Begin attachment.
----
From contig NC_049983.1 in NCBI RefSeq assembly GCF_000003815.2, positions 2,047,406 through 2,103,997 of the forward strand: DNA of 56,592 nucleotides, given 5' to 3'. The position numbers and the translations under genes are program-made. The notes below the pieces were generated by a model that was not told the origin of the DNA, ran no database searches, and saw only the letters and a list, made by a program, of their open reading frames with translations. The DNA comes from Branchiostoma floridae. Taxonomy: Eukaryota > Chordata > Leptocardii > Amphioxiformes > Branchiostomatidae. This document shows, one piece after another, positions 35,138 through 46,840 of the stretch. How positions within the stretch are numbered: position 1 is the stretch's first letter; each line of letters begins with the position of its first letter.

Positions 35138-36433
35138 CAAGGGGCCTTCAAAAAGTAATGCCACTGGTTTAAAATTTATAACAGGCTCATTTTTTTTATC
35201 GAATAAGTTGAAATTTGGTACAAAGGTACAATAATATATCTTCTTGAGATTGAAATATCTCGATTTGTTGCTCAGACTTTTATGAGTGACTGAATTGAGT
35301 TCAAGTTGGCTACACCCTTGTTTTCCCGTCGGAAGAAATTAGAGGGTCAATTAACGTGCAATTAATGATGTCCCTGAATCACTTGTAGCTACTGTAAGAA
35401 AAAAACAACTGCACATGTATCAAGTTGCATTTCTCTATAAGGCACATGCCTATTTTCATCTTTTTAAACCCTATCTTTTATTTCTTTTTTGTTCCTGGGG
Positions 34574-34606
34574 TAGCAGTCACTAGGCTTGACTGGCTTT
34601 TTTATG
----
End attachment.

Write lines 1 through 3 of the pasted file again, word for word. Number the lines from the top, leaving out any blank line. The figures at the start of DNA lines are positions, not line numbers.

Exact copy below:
From contig NC_049983.1 in NCBI RefSeq assembly GCF_000003815.2, positions 2,047,406 through 2,103,997 of the forward strand: DNA of 56,592 nucleotides, given 5' to 3'. The position numbers and the translations under genes are program-made. The notes below the pieces were generated by a model that was not told the origin of the DNA, ran no database searches, and saw only the letters and a list, made by a program, of their open reading frames with translations. The DNA comes from Branchiostoma floridae. Taxonomy: Eukaryota > Chordata > Leptocardii > Amphioxiformes > Branchiostomatidae. This document shows, one piece after another, positions 35,138 through 46,840 of the stretch. How positions within the stretch are numbered: position 1 is the stretch's first letter; each line of letters begins with the position of its first letter.

Positions 35138-36433
35138 CAAGGGGCCTTCAAAAAGTAATGCCACTGGTTTAAAATTTATAACAGGCTCATTTTTTTTATC